Long plane flights can sometimes feel like a prison sentence when it comes to plane anxiety. Even without the extra added stress of feeling anxious on a flight, most people get a bit antsy and restless when they're sitting in a cramped seat for ten hours or more. While nothing can fully take away the flight frustration that comes with being stuck in one place for hours at a time, there are some things that can pass the time a little more smoothly.

Even if travelers only commit to one of these things, they're sure to make a flight slightly easier. If nothing else, they'll prepare a traveler both mind and body when it's time to buckle that seatbelt for lift-off.


Before The Flight Even Begins, Splurge On The Lounge

It can be an expensive option but when it comes to sitting in an uncomfortable waiting room seat vs. a luxe lounge (complete with WiFi and snacks), the choice is obvious. The airport has these executive lounges available for a reason and fliers do not need to be executives - or anything close - in order to take advantage of them. A swipe of a credit card can gain travelers entrance into some of the most elite lounges in the airport, and if you've got frequent flier miles, those can sometimes be used, too.

In some airports, lounges will allow guests simply because they have a specific card (such as American Express, which is the most popular), or for a fee. In exchange, travelers can look forward to:

  • Comfortable, private seating with personal workspaces
  • Vending machines, food vendors, or a bar
  • Restrooms belonging strictly to the lounge area
  • Free WiFi, complimentary coffee or tea, and even free snacks

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Avoid Sleeping On Shorter Flights, Bring On The Zzz's During Longer Ones

The reason that sleep should be avoided on shorter flights is that when a person goes lights-out, the human body does not automatically regulate pressure. This means that taking a nap on a short flight is a surefire way to wake up with clogged or popped ears, which can be painful and will definitely be uncomfortable. Therefore, if the flight is shorter than the length of a nap, it's best to keep one's eyes open and chew gum or drink water to maintain relatively normal ear pressure.

During longer flights, there's less chance of a passenger sleeping through take-off or landing, which means a nap might be just what's in order. This is quite possibly the best way to pass the time besides watching a movie or TV show, and these are some tips to get there:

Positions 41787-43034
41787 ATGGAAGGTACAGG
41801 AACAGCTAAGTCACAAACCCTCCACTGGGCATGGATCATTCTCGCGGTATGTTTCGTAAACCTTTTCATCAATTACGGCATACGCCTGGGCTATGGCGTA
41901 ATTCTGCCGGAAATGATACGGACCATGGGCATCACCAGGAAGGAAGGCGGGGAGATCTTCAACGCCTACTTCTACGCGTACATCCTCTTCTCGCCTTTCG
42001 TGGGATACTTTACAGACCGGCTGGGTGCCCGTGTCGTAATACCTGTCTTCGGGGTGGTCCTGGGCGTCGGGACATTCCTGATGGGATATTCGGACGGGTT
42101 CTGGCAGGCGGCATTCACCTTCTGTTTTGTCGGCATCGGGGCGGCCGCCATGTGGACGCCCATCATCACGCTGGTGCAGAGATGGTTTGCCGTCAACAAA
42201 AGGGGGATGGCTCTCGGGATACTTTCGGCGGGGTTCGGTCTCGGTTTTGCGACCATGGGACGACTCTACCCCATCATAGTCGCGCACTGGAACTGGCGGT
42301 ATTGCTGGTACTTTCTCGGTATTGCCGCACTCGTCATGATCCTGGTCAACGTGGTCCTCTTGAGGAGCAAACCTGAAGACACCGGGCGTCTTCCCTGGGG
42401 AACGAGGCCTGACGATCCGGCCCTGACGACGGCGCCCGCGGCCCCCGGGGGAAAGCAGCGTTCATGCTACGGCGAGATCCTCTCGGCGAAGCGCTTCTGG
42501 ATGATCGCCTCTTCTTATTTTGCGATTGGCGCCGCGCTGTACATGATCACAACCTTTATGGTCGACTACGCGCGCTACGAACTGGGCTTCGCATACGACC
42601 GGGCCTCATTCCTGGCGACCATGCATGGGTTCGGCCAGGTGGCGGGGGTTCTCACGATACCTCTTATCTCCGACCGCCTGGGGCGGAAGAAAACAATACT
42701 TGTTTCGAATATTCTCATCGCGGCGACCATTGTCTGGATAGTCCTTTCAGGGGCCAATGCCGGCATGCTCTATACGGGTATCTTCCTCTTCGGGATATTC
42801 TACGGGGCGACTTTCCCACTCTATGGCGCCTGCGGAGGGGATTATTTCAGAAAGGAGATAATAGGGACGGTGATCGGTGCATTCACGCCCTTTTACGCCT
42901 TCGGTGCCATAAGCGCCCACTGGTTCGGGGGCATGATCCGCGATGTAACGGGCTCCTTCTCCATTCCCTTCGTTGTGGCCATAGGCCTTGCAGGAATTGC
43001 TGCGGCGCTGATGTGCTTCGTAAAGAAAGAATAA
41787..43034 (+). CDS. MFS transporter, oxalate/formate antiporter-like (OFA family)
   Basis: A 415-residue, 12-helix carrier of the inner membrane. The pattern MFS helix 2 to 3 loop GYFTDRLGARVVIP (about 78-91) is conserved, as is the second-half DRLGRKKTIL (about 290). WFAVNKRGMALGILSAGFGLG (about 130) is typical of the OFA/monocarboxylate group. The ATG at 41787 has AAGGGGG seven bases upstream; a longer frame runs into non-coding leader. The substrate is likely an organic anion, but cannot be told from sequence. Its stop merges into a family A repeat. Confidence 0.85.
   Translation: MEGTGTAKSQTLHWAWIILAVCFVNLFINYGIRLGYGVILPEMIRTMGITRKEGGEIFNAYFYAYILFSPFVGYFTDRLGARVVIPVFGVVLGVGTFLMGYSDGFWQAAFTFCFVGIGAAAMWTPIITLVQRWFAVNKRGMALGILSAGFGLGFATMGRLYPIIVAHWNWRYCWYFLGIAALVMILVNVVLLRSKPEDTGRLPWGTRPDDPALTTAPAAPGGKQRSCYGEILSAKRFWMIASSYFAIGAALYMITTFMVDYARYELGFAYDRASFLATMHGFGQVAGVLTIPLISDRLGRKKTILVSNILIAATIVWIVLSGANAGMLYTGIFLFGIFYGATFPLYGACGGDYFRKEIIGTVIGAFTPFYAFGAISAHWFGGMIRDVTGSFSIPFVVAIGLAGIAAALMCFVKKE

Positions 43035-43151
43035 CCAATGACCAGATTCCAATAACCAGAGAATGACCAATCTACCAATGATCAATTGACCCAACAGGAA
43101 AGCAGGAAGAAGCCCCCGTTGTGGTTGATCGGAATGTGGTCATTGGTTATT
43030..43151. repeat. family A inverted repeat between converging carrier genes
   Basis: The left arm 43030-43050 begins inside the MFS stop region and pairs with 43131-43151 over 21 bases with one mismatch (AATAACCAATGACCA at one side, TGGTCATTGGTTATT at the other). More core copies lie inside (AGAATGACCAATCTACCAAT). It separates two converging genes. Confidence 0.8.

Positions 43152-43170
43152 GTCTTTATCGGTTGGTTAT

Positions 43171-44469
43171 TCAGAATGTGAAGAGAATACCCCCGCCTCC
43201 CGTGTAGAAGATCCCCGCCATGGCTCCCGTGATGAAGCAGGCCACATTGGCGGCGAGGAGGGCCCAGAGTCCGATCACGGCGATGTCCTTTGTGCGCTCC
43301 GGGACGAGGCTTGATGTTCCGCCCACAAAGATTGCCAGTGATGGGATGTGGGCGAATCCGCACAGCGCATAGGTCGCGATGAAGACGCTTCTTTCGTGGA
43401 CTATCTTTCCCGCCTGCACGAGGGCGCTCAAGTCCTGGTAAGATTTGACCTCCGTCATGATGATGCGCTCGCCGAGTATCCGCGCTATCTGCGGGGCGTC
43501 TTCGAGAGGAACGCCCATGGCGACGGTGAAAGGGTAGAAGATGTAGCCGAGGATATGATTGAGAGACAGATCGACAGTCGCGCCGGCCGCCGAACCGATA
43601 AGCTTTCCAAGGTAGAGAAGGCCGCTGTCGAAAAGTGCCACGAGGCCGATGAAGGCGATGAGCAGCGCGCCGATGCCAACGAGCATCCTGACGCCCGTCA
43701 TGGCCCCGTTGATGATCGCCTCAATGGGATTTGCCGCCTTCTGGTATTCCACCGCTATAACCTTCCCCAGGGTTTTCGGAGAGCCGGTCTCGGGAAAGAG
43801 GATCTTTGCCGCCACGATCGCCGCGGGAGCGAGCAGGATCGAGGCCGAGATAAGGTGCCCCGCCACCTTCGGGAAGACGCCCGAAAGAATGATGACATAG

• Pack some earplugs or noise-canceling headphones to drown out the noise.
  • Create a sleepy playlist prior to boarding the plane to help lull you off to sleep (rain or ocean sounds are great for this).
  • Read a book to help get the brain and eyes tired enough to fall asleep.
  • Pack some chamomille tea in your carry-on and ask for hot water from the flight attendant.
  • Pack your coziest layers, beanie hat, fuzzy socks, and comfy shoes, along with a neck pillow, to optimize comfort.

Pack A Podcast And Stay Awake From Sugary Drinks

The combination of carbonation and air pressure usually isn't a good one. While it doesn't happen to everyone, in some cases, carbonated drinks can lead to painful gas that's only intensified due to the rising air pressure in the cabin of the plane. Therefore, any soda or tonic drinks should be avoided. Sugary drinks will only serve to dehydrate a traveler while also keeping them awake - which can be bad for anxiety. The best option is water, which is free, and in high supply on planes; just ask the flight attendant.

For those who can't fall asleep on planes (and there are definitely those of us who are incapable), a podcast is most certainly the way to go. Sometimes, it's nice to just zone out or close our eyes while listening to the soothing voice of an audio episode that we love. A week or two before the flight, be sure to avoid listening to any new podcasts, saving them for the time spent on the flight. Or, if there are no podcasts currently in the rotation, take some time to find one! There's truly a podcast for everyone and even if it takes some time to find one that's enjoyable or interesting, it's worth it. If nothing else, passengers can create an in-flight playlist that has soothing or distracting songs.

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